The first week of Truth in the Tinsel is a busy one. Everyone is figuring out how to fit in a half hour to do crafts with their kids. Christmas parties and gifts have already started along with decorations and every other Christmas-y thing that “must” be done.

So, not only am I experiencing all that at home with my own kids and schedule, I’m also getting emails from all of you–everything from thank you’s to download problems to oh-my-goodness-advent-starts-today?! to questions about theology. I was feeling up to my eyeballs in all this Christmasy, Truth in the Tinsely stuff earlier this week when this tweet stopped me in my tracks:

Truth in the Tinsel: An Advent Experience for Little Hands

All that tiredness and stress just melted away! A little girl gave her heart to Jesus during Truth in the Tinsel! How cool is that?!

I asked Amanda to email me so I could hear the whole thing–I wanted to know how Truth in the Tinsel fit into her story. I mean, it was only December 5th, so we haven’t even got to Jesus yet!

Here’s an excerpt of her story:

I hung the clue chain around a little tree and we only do the coloring ornaments that we then hang on the little tree. Today we completed Days 4 and 5. I was already behind one day! We talked about Gabriel and then we did Mary. I read Luke 1:26-38 after each clue and ornament. We talked about believing what God says and about Jesus.

I asked my daughter, do you believe that Jesus died on the cross? She replied yes. She’s has heard the story before. Then I asked her, do you want to pray and accept Jesus into your heart? She said yes!…We talked about what sin is and how Jesus died for us. We talked about John 3:16 and what it means to have eternal life. Then she repeated out loud a prayer that her daddy led her in. She is a shy girl and wouldn’t normally pray out loud, but she did for this moment. She knows the scriptures from AWANA, she knows some of the stories, but tonight it became real for her.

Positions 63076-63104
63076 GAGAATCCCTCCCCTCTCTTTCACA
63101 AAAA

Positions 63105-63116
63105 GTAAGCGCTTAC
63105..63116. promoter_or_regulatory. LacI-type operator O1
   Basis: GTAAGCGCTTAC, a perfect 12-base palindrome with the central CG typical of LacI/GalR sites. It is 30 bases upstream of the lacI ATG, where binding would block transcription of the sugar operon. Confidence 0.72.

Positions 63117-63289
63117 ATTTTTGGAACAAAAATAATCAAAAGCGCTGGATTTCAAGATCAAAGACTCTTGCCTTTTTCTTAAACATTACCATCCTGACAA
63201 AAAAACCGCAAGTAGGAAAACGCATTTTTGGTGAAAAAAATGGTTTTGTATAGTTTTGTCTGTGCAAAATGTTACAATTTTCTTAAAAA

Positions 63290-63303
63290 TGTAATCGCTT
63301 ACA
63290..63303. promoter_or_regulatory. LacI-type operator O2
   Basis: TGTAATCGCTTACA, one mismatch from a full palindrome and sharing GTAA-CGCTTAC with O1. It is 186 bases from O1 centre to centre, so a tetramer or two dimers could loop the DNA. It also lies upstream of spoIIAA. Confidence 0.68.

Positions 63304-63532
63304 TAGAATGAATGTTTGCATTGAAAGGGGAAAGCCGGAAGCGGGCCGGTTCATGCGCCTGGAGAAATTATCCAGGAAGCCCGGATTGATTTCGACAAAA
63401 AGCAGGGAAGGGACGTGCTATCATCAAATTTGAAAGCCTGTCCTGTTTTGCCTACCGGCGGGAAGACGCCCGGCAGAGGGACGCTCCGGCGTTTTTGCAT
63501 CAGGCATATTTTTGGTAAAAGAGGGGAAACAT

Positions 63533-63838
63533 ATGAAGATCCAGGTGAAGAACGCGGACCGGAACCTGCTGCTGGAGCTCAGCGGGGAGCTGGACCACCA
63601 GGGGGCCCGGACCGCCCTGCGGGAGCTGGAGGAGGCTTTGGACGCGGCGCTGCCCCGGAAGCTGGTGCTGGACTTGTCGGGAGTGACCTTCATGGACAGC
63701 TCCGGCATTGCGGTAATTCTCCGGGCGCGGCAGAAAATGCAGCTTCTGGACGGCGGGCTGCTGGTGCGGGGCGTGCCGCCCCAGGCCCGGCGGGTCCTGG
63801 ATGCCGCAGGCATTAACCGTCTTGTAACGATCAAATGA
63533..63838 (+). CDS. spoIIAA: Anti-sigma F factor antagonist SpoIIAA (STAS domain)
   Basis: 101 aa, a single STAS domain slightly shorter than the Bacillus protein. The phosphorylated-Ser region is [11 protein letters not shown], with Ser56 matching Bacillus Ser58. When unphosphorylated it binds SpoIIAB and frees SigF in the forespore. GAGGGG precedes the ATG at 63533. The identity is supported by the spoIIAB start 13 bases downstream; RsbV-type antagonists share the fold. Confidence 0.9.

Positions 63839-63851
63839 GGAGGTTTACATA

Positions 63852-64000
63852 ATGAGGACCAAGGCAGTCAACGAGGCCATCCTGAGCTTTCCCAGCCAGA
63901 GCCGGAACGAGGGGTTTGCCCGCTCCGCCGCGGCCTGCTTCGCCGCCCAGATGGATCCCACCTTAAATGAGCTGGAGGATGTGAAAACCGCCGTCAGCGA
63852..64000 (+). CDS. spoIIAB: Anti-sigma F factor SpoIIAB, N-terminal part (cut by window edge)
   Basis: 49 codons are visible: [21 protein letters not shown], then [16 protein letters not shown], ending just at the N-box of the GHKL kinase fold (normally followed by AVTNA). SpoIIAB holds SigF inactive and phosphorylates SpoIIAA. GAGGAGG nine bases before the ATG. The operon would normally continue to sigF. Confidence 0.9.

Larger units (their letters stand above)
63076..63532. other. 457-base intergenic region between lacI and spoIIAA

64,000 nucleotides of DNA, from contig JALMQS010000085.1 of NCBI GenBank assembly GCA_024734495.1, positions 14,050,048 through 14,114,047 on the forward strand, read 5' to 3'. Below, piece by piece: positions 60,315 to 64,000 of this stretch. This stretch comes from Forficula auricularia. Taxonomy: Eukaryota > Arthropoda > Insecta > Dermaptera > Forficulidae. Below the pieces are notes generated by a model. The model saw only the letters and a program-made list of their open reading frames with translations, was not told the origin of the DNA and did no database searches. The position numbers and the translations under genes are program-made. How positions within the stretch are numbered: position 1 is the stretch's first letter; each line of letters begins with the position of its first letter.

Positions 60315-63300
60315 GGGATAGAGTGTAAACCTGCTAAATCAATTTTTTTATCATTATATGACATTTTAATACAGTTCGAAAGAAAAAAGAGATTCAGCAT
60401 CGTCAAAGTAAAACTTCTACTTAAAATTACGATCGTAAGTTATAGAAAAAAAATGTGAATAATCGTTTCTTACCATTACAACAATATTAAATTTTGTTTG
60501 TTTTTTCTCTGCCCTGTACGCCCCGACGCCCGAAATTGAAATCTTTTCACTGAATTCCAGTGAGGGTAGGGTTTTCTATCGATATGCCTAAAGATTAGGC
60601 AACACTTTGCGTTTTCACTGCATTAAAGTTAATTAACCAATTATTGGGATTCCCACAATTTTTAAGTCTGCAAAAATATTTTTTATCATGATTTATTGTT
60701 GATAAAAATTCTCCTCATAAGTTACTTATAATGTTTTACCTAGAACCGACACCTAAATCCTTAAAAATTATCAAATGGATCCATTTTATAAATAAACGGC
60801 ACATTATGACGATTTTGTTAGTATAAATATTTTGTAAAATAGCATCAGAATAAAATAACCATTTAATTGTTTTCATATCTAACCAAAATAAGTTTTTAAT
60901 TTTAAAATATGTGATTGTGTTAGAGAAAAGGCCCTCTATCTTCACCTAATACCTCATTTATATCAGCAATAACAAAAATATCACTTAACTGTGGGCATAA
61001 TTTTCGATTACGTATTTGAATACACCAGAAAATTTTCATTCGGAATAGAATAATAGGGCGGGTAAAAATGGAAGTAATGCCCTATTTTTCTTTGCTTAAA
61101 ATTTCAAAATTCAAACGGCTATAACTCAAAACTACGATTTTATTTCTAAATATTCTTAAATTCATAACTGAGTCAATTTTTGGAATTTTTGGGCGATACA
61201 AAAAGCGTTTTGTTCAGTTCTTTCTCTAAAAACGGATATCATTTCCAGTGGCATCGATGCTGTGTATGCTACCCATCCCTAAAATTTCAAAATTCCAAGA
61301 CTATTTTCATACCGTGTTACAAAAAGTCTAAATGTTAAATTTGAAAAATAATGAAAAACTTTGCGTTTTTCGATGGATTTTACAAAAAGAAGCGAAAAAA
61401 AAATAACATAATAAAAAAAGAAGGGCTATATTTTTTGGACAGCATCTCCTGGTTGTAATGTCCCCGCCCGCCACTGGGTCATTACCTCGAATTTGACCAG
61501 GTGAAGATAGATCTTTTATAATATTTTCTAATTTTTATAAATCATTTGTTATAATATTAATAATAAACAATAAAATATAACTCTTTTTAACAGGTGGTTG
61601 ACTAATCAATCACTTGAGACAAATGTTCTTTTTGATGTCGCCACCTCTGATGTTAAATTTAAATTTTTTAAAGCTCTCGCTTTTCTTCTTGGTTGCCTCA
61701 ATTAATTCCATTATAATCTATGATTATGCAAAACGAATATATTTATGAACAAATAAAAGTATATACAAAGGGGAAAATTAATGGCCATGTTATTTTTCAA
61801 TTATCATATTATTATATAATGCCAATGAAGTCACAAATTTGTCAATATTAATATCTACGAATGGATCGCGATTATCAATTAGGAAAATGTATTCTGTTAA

Doing the Truth in the Tinsel gave me a way to talk about Jesus every day. The kids expect it and nag me about opening the next clue. I need the “Talk about it together” script to ask my kids questions about the scripture reading. The questions give me a way to introduce Biblical discussions into our daily lives. While my daughter colored an ornament with a picture of Mary we were able to talk about what it means to believe God and what His word says about Jesus.  

Thank you. Truth in the Tinsel gives me an easy way to talk about Jesus in my home. Tonight that discussion time led to a prayer of salvation. I will be eternally grateful.

Did you hear that last part? “Truth in the Tinsel gives me an easy way to talk about Jesus in my home”.

Why does Truth in the Tinsel work? //


It’s not really the Truth in the Tinsel devotion that’s so good. It’s not the ornaments or the talking points or the extra activities. There is nothing holy about this little ebook.

You know what it is?

Parents are taking time out every single day to purposefully talk to their kids about Jesus. Regular moms and dads are opening up God’s Word and planting it deep in their children’s hearts. THIS is what makes the difference.

And the thing is, if you don’t focus on God’s Word in December you will be focusing on something–we bake dozens of cookies, spend money on too many gifts, think of elaborate shenanigans for an elf on the shelf, read Christmas books daily and more.

But what if?

WHAT IF we spent all of December teaching our kids about Jesus? What if we put our energy into thinking up creative, dare I say magical ways to make Jesus’ story big and exciting in their hearts?

What if we chose to be purposeful with our celebration and made it actually focus on Jesus?!

Friends, if you’re reading this, you probably are being purposeful with Jesus’ birth. You are doing Truth on the Tinsel or some other Jesus-centric Advent activity. But can I just remind you of something? This time you are giving your kids is of eternal importance! The special ways you bring sparkle and excitement to Bible stories and the knowledge of Jesus in December will open up conversations, pierce hearts and soften spirits.

Truth in the Tinsel works not because there is anything special about it. Truth in the Tinsel works because YOU work. When YOU are purposeful and work hard to lead your kids to Jesus, God will do what He said and speak and move and do miracles in the hearts of your children.

Yesterday, I saw this beautiful question on my friend, Robin’s instagram stream:

Are you celebrating a season or worshipping a Savior? // a question from at

I want to worship a Savior. I want my kids to see December as a month of worship. Not because we don’t focus on Jesus all year–we do. But because this month is already glittery and shiny, I want them to see it glowing with Jesus and His gifts. I want them to turn that excitement back to worship to Him!

Will you join me in worshipping Jesus this season? Will you be purposeful this Christmas season–not on celebrating the season but worshipping the Savior?